8 U.S. Vacations That Feel Like You’re Abroad—If Only For A Weekend

Prepare for an adventure, but leave your passport at home.

As much as we all love a customs line—the rush to be first after an international flight, the maze of retractable security barriers, second-guessing your landing card—sometimes it’s nice to skip the whole hullabaloo of overseas travel. Plus, when you’re limited by vacation days, cutting down on travel time is not only convenient, it’s necessary. That’s why we’ve teamed up with Hilton to devise a list of eight destinations within the continental U.S.—all doable over a long weekend—that’ll make you feel like you’ve escaped to a foreign land … without any of the jet lag.

  1. Vail, Colorado

Sure, Switzerland is stunning, but if you can’t make it all the way to the Alps for a weekend on the slopes, there’s Colorado. Vail is actually modeled after the Swiss ski town of Zermatt, right down to its pedestrian-friendly setup. Survey the powder—there’s around 5,200 acres to explore in Vail—then grab a meal at The 10th. You’ll be able to enjoy all the goodness of a simmering European-inspired dish on a mountaintop without ever crossing the Atlantic.

  1. Solvang, California

California has beaches, forests, mountains, deserts and even an authentic dose of Denmark in the Santa Ynez Valley. Founded in 1911 by a group of Danish immigrants and called the “Danish Capital of America,” Solvang looks like the kind of town that belongs in storybooks. Speaking of which, there’s a Hans Christian Andersen Museum in town, as well as European-style architecture, windmills, boutiques (some that even sell wooden shoes) and bakeries that whip up buttery Danish pastries on the daily.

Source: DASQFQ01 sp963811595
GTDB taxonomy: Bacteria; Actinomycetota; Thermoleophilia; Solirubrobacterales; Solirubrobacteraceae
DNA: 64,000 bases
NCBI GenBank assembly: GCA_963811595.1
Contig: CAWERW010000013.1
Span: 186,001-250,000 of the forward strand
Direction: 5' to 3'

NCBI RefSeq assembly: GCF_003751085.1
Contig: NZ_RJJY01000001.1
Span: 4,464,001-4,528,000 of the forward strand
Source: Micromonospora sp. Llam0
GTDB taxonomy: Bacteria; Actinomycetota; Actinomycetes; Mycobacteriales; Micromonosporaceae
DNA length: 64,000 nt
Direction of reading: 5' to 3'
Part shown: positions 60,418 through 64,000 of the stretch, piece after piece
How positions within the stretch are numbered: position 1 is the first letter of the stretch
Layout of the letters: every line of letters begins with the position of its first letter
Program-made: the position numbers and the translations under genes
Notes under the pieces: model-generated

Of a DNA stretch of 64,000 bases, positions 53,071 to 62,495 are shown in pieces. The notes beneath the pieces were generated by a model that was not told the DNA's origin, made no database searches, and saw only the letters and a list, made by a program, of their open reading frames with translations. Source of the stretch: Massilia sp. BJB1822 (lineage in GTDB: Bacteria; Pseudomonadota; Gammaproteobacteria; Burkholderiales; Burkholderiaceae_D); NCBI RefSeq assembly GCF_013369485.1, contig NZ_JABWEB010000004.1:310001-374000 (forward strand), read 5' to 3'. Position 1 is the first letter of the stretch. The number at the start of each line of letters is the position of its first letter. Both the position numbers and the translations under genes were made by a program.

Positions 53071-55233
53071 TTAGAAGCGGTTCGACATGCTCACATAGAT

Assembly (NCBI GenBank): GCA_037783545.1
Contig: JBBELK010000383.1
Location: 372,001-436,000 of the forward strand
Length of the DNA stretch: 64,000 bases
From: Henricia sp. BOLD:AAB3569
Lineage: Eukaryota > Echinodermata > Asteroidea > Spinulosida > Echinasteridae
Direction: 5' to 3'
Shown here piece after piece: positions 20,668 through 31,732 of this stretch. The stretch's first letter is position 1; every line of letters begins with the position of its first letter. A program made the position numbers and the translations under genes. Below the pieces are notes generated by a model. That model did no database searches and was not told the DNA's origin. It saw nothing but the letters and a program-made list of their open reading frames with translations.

1. Santa Barbara, California

In Europe, you’d be looking at a more than five-hour journey to fly from Copenhagen to Seville, but in Southern California, it’s just a 45-minute drive between Danish-inspired Solvang (see above) and the palm-lined streets of Santa Barbara that are so reminiscent of southern Spain. Of course, there’s a reason the city feels European—the Spanish settled the area in the late 1700s. Today, you can visit the centuries-old Mission Santa Barbara, take in the city’s signature colonial architecture of white stucco and red-tile roofs, and grab a glass of vino at a nearby winery. We recommend Brander, a sanctuary for sauvignon blancs, and Babcock, which is known for housing the hippest tasting room in town.

  1. Hot Springs, Arkansas

At first glance (and maybe even second … and third), it’s hard to equate Arkansas with Japan. Little Rock doesn’t exactly operate on the same wavelength as the frenetic, neon-lit metropolis that is Japan’s capital city of Tokyo. However, the Japanese and Arkansans do see eye to eye on a particular water-based pastime: hot-springs bathing. In Japan, visiting an onsen (Japanese for natural hot spring) is a tradition that takes place everywhere from Kyoto to Hokkaido in the north. As for Arkansas, there’s an entire city devoted to the geothermally heated pools. Head to Hot Springs and spend a soothing weekend soaking in the Ouachita Mountains. Some hotels even offer free shuttles downtown to Bathhouse Row—National Historic Landmark buildings that date back to the late 1800s.